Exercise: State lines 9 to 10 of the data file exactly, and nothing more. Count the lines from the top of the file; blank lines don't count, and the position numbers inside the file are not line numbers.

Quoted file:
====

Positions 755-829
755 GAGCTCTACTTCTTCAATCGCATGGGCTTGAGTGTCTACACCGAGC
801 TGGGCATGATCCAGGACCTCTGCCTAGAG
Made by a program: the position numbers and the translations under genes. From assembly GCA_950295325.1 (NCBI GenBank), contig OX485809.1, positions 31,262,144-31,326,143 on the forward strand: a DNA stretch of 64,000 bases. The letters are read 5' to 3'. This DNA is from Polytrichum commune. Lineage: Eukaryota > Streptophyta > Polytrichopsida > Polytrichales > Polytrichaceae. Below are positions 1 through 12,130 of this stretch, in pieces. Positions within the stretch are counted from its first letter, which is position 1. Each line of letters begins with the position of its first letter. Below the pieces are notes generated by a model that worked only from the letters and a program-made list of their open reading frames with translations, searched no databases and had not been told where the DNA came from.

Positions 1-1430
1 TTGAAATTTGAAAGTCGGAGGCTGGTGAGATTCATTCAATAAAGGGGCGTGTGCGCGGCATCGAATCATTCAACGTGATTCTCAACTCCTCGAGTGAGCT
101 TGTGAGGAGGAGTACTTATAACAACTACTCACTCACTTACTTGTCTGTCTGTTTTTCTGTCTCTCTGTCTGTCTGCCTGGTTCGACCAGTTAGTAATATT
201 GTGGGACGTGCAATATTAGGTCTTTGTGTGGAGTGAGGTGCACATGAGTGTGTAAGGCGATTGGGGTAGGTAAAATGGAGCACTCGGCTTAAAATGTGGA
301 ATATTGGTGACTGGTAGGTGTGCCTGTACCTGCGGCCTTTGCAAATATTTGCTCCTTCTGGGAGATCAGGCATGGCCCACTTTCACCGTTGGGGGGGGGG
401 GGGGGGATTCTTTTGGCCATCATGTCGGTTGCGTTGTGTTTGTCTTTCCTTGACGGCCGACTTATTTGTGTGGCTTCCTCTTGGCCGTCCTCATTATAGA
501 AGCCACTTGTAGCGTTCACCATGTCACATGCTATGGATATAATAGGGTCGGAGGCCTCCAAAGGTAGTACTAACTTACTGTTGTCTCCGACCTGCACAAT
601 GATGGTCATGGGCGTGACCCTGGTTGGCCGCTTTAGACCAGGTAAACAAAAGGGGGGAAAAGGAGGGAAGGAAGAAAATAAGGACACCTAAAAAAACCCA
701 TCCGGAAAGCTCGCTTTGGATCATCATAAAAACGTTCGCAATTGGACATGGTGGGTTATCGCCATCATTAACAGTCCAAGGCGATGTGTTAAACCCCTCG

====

301 ATATTGGTGACTGGTAGGTGTGCCTGTACCTGCGGCCTTTGCAAATATTTGCTCCTTCTGGGAGATCAGGCATGGCCCACTTTCACCGTTGGGGGGGGGG
401 GGGGGGATTCTTTTGGCCATCATGTCGGTTGCGTTGTGTTTGTCTTTCCTTGACGGCCGACTTATTTGTGTGGCTTCCTCTTGGCCGTCCTCATTATAGA